• Report this Comment On April 17, 2012, at 11:13 AM, DJDynamicNC wrote:

    "When the opportunity presents itself, China will strike! and push the Yuan as the new Currency of international exchange."

    That strikes me as unlikely to be successful. A country with zero transparency, a terrible financial regulatory environment, and GDP per capita that ranks below Jamaica, Azerbaijan, and Serbia is an unlikely host to an international reserve currency.

    I could see the Yuan being included in a "basket" currency unit, but not an out and out replacement itself. Not for years, anyway.

    I also think the United States is much stronger than people give it credit for, and likely to retain that position for quite some time.

  • Report this Comment On April 17, 2012, at 11:23 AM, whereaminow wrote:

    This has to be one of the most hilarious articles in Fool history. The USA would NEVER engage in such illicit behavior!


    Ok back to Jersey Shore watching everyone. USA! USA! USA!

    David in Liberty

  • Report this Comment On April 17, 2012, at 11:28 AM, hellbound1 wrote:

    1,000,000 Chinese manufactured toys from fisher price were recalled for lead contamination here in the US.

    Now dog treats in the US this year were found to have melamine (the same chemical use to artificially boost protein in contaminated Chinese milk products 2007) leading to Kidney failure.

    But you go to the mall an foolish Americans are lining up to purchase Nike and other Chinese made goods. Go on line and spend a few dollars more for a USA made alternative which will last a lot longer. And it will help our economy.

    I'm not saying to purchase an American car (may not be good quality especially GM), but kitchenware, clothes, baby clothes. Why expose your children/family to BPA, lead, phthalates and other hormone disruptors because you want to be cheap and save a few bucks.

    I have bought sandals from a US company that are cheaper than the ones sold in stores (Okabashi), I have bought baby clothes made in US. Carters is mostly made in China. And I have bought baby toys made in US (Green Toys). There are alternatives but unfortunately you usually have to go online.

  • Report this Comment On April 17, 2012, at 12:09 PM, DJDynamicNC wrote:

    I think American cars are back near the top of the heap, actually, but yes, buying local has a myriad of benefits, both economic and environmental. And as fuel prices continue to climb, the cost of shipping from China will escalate, just as worker pay continues to rise in the face of increased prosperity in China, also impacting costs.

    Consequently, sourcing closer to home is likely to become more economical for all involved.

  • Report this Comment On April 17, 2012, at 12:34 PM, mdk0611 wrote:

    Some of you and your moral relativism are hilarious. It's like giving a pass-fail exam and if the US gets less than 100% it fails and if China gets more than 1% it passes.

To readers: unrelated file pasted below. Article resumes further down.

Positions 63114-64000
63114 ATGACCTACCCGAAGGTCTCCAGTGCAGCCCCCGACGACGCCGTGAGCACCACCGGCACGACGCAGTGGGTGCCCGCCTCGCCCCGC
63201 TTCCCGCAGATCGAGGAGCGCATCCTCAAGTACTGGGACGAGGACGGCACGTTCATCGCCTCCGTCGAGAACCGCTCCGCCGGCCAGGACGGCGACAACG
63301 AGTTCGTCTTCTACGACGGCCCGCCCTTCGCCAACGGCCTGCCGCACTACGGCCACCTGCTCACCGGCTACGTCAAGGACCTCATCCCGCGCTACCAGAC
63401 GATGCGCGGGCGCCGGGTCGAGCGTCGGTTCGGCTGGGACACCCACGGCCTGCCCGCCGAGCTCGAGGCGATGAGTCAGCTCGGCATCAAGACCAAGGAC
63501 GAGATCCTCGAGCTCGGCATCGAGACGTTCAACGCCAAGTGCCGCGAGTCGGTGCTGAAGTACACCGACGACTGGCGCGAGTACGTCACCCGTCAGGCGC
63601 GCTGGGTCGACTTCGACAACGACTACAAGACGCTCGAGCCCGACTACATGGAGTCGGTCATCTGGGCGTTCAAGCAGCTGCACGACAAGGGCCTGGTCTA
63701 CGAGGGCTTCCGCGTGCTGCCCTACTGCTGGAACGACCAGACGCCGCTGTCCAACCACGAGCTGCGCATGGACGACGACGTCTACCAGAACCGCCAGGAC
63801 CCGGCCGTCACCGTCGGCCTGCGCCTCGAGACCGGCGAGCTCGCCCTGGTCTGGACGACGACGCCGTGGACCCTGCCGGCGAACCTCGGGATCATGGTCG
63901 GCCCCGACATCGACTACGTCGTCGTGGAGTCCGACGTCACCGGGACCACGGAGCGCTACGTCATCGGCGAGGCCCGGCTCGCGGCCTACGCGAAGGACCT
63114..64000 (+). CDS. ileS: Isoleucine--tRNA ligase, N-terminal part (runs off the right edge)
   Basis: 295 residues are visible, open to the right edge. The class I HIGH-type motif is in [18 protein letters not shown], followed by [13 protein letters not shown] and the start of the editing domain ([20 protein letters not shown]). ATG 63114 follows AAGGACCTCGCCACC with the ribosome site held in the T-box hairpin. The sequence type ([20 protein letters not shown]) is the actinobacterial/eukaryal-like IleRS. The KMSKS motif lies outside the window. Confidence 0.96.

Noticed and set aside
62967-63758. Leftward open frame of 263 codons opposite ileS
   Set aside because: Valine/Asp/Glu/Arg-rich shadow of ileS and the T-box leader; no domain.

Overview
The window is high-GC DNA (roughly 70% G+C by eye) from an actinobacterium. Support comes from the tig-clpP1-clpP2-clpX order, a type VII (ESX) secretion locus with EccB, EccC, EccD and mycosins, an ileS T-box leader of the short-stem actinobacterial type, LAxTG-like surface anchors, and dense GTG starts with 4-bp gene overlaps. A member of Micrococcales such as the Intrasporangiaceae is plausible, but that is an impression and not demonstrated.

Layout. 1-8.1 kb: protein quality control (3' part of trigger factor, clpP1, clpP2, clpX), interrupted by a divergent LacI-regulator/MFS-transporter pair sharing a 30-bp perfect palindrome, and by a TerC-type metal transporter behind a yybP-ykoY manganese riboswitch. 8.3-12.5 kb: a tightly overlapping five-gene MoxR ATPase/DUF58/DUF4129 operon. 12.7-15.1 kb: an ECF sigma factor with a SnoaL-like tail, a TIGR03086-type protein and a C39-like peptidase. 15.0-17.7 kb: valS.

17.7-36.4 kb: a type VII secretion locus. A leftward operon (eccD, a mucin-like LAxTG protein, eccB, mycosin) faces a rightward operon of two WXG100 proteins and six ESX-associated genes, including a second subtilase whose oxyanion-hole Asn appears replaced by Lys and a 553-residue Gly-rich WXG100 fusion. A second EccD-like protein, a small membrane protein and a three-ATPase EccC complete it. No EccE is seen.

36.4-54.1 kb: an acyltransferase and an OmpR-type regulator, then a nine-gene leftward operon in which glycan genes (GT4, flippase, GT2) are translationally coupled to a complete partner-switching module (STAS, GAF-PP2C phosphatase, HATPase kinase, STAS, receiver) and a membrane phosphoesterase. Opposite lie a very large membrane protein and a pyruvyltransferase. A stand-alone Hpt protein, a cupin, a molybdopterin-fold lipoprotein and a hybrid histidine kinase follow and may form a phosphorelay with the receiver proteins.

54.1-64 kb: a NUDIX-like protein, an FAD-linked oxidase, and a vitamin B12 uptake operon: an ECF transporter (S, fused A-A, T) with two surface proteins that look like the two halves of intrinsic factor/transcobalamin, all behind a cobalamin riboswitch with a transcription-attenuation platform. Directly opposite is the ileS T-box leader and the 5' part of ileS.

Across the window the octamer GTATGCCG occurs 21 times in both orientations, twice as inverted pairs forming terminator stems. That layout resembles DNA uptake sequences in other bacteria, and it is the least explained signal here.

• Report this Comment On April 17, 2012, at 1:32 PM, CaptainWidget wrote:

    Wow...I'm actually impressed to see a lot of people getting outside their own headspace and thinking about China from a fresh perspective.

    Are they doing everything right? Of course not. They're a billion large country who's essentially rediscovered free markets only for the last 15-ish years. There's going to be some growing pains there. If there was a way to jump from the bottom of the socio-economic ladder to the top, I'm sure China would do it. But just like US and every other country, they have to go one step at a time and make the same mistakes everyone else has.

    A) They may be limiting exports. So does every other nation on some crucial issue. Why does Cuba put up with the US unwillingness to export automobiles.....

    B) They may have no respect for intellectual property. But is government fiat protection over an idea really useful to progressing an economy? Just because I use your words doesn't mean you now cannot use them. Governments protecting non-rivalrous goods is a waste of resources. Ultimately it all leads to cheaper goods sold abroad, which is clearly what the market is asking for (not necessarily "real" goods)

    C) They may be manipulating their currency. But if they are doing it the way we think they are, then they're essentially taking money out of the Chinese workers bank accounts and depositing it in Americans. We're certainly not getting the short end of that stick.

    Yes they're making a lot of mistakes. But at least they're moving TOWARDS capitalism, not away from it.

  • Report this Comment On April 17, 2012, at 3:54 PM, pauldelang wrote:

    China today and tomorrow is just the US some time ago. Instead of being the Wild West it is now the Wild Wild East. China is here to stay and will not be ignored or sidelined. However watch out for future political turmoil when communism and the communist party come crashing down. If you think they are lawless now wait until it is a free for all under a sort of "democracy".

  • Report this Comment On April 17, 2012, at 4:05 PM, DJDynamicNC wrote:

    "B) They may have no respect for intellectual property. But is government fiat protection over an idea really useful to progressing an economy? Just because I use your words doesn't mean you now cannot use them. Governments protecting non-rivalrous goods is a waste of resources."